In contrast, for individuals participating in safer supply programs there is a focus on providing short-acting opioid tablet formulations for self-regulated take-home consumption. A common approach is to provide a daily dose of sustained-release oral morphine (SROM) with observed administration in the pharmacy, combined with take-home hydromorphone immediate-release tablets. [5] However, safer supply may take many forms involving other combinations of opioids. Safer opioid supply is overseen by healthcare providers and generally offers more regimen flexibility than OAT. [9] This is still an emergent practice and evidence of the benefits and risks to the individual and their local communities continues to be collected. An overview of opioid use disorder treatment guidelines and safer supply related resources can be found here.

3. Dispensing guidance is currently based on clinical experience.

As a newer approach, there is limited peer-reviewed evaluative evidence upon which to base safer supply practice. An Ontario community of practice has developed a guidance document for safer opioid supply practice based on clinical experience. [5] The following guidance is based on this and good pharmacy practice standards.

Safer opioid supply prescriptions and dispensing practices must follow all provincial controlled substance regulations. [10] Upon receiving a new safer opioid supply prescription, the pharmacist or pharmacy manager should reach out to the prescriber if a relationship has not yet been established. Introducing the pharmacy and expressing a willingness to support the client will create a collaborative interprofessional relationship that benefits clients. Since this is a new approach for individuals at highest risk of opioid overdose, a clear mutual understanding of individual needs and the management plan is essential. Expectations and requirements should be discussed with the client upon initial intake – providing written information or using signed agreements can be considered. Pharmacy opening hours should be clearly communicated. Opening 365 days per year for clients to maintain access, educating pharmacy staff on all procedures and ensuring adequate time for pharmacists to dispense and observe dosing is recommended. Safer opioid supply prescriptions may be billed as any other prescription, with all Ontario Narcotics Monitoring System requirements followed.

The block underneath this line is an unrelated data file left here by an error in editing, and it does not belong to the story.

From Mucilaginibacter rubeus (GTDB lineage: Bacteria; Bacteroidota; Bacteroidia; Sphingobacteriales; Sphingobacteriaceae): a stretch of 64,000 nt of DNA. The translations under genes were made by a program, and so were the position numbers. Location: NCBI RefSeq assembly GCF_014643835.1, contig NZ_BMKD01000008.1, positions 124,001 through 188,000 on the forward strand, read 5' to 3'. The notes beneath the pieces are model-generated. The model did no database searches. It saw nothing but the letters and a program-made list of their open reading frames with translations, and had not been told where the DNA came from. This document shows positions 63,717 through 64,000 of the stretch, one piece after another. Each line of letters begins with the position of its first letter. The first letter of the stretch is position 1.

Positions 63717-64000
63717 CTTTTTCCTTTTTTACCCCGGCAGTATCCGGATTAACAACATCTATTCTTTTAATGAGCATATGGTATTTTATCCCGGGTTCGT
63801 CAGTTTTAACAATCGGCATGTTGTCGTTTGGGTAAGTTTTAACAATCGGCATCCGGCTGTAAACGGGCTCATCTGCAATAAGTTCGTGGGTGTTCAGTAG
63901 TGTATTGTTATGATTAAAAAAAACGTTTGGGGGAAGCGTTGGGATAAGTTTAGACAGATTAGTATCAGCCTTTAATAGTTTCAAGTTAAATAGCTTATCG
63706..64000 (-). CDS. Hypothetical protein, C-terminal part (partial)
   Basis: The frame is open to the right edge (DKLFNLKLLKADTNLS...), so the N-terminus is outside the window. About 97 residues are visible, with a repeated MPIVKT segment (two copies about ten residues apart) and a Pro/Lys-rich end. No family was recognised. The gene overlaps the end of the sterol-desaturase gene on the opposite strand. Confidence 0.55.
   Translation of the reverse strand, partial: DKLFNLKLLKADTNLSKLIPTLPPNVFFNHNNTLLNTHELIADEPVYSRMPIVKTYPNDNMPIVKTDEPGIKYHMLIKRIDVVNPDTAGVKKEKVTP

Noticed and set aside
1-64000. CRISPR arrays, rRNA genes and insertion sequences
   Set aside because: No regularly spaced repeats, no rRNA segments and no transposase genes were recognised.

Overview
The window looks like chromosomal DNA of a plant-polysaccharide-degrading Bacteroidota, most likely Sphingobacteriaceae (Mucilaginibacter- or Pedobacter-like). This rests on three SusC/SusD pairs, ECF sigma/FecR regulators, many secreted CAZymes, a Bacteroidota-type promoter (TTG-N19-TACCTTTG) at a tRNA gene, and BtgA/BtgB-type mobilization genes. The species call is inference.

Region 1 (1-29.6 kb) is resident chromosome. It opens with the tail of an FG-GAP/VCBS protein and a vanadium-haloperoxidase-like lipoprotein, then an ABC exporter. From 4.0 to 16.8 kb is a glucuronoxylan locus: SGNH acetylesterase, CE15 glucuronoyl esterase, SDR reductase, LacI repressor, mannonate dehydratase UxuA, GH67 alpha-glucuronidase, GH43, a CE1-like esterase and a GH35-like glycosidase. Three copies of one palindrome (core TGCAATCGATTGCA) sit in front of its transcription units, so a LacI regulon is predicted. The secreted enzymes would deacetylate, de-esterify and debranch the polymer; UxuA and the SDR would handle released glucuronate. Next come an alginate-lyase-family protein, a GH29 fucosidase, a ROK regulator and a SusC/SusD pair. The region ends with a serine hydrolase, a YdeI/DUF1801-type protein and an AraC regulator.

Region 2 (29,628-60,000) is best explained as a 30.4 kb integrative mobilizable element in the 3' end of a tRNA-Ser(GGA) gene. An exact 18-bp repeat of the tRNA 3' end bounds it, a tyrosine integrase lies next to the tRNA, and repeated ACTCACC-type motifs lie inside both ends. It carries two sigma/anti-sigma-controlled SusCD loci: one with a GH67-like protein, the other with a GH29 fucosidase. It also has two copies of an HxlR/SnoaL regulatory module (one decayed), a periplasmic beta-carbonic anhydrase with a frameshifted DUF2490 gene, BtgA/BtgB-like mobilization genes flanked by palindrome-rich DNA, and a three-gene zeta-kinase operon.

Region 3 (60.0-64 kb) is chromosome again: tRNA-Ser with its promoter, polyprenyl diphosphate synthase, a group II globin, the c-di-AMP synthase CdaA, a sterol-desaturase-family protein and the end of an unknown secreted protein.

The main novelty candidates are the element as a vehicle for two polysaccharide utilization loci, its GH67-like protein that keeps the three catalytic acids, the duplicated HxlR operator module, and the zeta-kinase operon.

The approach to initial dosing can vary, however, people with high tolerance levels due to fentanyl use may start with 30-60 mg daily of slow-release oral morphine (daily observed by pharmacist) plus 6-8 tablets of hydromorphone 8mg (daily dispensed to take away). [5] Both are then titrated up based on responses (e.g., decrease in withdrawal symptoms, ongoing illegal supply use), with maximum doses determined by the potency of the illegal opioid supply in the area. As an example, the maximum daily doses ranged from 16 to 24 hydromorphone 8 mg tablets per day based on experience at the time. [5] Pharmacists may see doses outside this range. A collaborative relationship with the prescriber is imperative to ensure safe titration and dosing for all safer opioid supply clients. It is recommended that clients be reassessed by the prescriber after 2 or more days of missed hydromorphone dispenses. [5] For missed slow-release oral morphine doses OAT guidelines should be followed. [11]

The pharmacist is responsible for dispensing and observing safer opioid supply doses. Slow-release oral morphine capsules should be opened by the pharmacist and the pellets given to the client to swallow with water under observation, as recommended as by the OAT guidelines. Crushing, chewing or dissolving SROM pellets should be avoided as it can cause an overdose. Using a motivational approach, clients should be advised to take hydromorphone orally due to the risks associated with injecting tablets. If clients still choose to inject tablets, they may be directed to harm reduction programs or supervised consumption sites that can offer sterile injection equipment, including different types of filters. It is important to ensure a physical environment that maintains client safety and dignity.